Meryl, Sanskrit and Epic Fail

Meryl Dorey recently had this to say on twitter:

Skeptics - when I said that measles in Sanskrit is gift from a goddess - I meant the SANSKRIT word for measles - work it out for yourselves!

Yeah, obviously it was us misunderstanding your statement, not you being wrong.

For the record, here's Meryl's original statement, which she's repeated several times:

Did you know: Measles in Sanskrit translates as "Gift from a Goddess" because huge developmental and growth spurts often followed infection.

Protip, Meryl. The only places I can find that "fact" is antivax websites. You're just repeating, verbatim, the usual way.

Here's what Weez had to say:

".@nocompulsoryvac 'Measles' Sanskrit for 'Visit from goddess'? False: The Sanskrit word for measles is मसूरिका, transliterates to 'masuurikaa' http://is.gd/bmSbQ.
The Sanskrit word for goddess is देवि (devi)."

http://www.twitlonger.com/show/qe1th

And here's what I've got to say, via WC Rucker:

'This is one of the oldest ailments with which man has been afflicted. Infact the word "measles" traces its genealogy back through the German"masern" to the Sanskrit "masura," a word meaning "spots.'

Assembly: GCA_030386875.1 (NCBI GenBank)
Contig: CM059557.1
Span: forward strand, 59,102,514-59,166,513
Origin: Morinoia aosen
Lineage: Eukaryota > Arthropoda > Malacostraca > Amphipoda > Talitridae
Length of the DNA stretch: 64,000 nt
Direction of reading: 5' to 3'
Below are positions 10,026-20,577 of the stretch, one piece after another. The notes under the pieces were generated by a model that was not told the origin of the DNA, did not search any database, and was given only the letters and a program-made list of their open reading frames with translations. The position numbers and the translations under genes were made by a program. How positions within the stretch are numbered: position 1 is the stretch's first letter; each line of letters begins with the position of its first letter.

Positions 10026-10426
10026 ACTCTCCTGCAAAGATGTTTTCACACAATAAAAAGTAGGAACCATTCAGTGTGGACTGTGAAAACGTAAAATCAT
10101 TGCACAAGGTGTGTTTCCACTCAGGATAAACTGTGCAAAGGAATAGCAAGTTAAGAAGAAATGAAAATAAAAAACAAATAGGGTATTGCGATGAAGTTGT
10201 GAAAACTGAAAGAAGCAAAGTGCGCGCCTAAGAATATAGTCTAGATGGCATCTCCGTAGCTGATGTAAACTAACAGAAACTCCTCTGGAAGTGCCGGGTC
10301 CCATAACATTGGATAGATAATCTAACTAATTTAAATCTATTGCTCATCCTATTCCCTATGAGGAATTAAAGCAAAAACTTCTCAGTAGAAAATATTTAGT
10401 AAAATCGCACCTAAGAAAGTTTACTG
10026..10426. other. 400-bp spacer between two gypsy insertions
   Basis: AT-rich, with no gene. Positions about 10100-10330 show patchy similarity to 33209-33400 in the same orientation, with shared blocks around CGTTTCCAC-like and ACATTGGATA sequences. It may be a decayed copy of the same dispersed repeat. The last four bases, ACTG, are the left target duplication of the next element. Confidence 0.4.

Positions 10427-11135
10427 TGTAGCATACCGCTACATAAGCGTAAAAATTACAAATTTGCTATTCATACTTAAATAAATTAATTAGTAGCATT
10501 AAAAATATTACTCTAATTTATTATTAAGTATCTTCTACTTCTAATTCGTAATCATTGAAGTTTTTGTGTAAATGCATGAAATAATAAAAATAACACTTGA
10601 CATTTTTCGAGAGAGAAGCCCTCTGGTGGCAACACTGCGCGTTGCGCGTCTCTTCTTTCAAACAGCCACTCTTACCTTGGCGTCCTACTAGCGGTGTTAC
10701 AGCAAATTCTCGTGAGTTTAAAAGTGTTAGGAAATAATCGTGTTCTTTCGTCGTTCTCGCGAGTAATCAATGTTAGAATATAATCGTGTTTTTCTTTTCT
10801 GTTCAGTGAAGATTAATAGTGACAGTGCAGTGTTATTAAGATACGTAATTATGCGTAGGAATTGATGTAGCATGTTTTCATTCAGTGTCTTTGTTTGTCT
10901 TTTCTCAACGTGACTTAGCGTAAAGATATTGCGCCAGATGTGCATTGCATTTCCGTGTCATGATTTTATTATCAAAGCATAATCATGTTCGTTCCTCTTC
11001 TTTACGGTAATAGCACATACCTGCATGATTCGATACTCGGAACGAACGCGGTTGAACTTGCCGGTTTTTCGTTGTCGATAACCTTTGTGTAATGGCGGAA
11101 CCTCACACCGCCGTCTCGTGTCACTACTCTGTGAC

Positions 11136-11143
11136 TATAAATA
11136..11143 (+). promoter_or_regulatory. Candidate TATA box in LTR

http://infomotions.com/etexts/gutenberg/dirs/1/9/9/6/19965/19965.htm

Dave The Happy Singer spent some time googling up the attribution of this, and here's what he had to say:

The only people on ENTIRE FUCKING INTERNET who think this are Meryl Dorey and...

...Viera Scheibner.

No wonder she's terrified of having an evidence-based debate with Tom: she doesn't know the first thing about fact-checking

There's a sanskrit translator at http://spokensanskrit.de/ - try it out for yourself.

Now, Meryl, you may STFU, you ignoramus.

posted @ Saturday, April 17, 2010 1:57 PM

 
 
 

Comments on this entry:

# re: Meryl, Sanskrit and Epic Fail

Left by Sean the Blogonaut at 4/17/2010 7:02 PM
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Maybe she meant swahili?

# re: Meryl, Sanskrit and Epic Fail

Left by Jason at 4/17/2010 9:09 PM
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I just found this:

http://www.exoticindiaart.com/book/details/IDC932/

"And, of course, there were the clusters of sister Goddesses, the Matrikas, who had to be propitiated during all the festivities that marked a baby's birth. They were depicted as sixteen red dots on a hand-dyed yellow fabric and had to be felicitated with rice, milk, yogurt and roasted turmeric powder. A small bow and arrow were hung outside the door that led into the birth-room where a new mother and her male baby were quarantined for forty-two days. These objects were supposed to deter both the evil star Rahu and those sixteen fiery Matrikas from entering the baby's room and wreaking havoc in the form of measles, fevers, chicken-pox or other baby ailments"

So not exactly a gift, as I understand it. I suppose "gods and goddesses" don't actually have to bring *nice* stuff. Basically, these "godesses" are horrible bitches that need to be bribed to not kill your baby, if I understand it right. In western terms, they'd probably be "demons".

Meryl's thesis is well busted.
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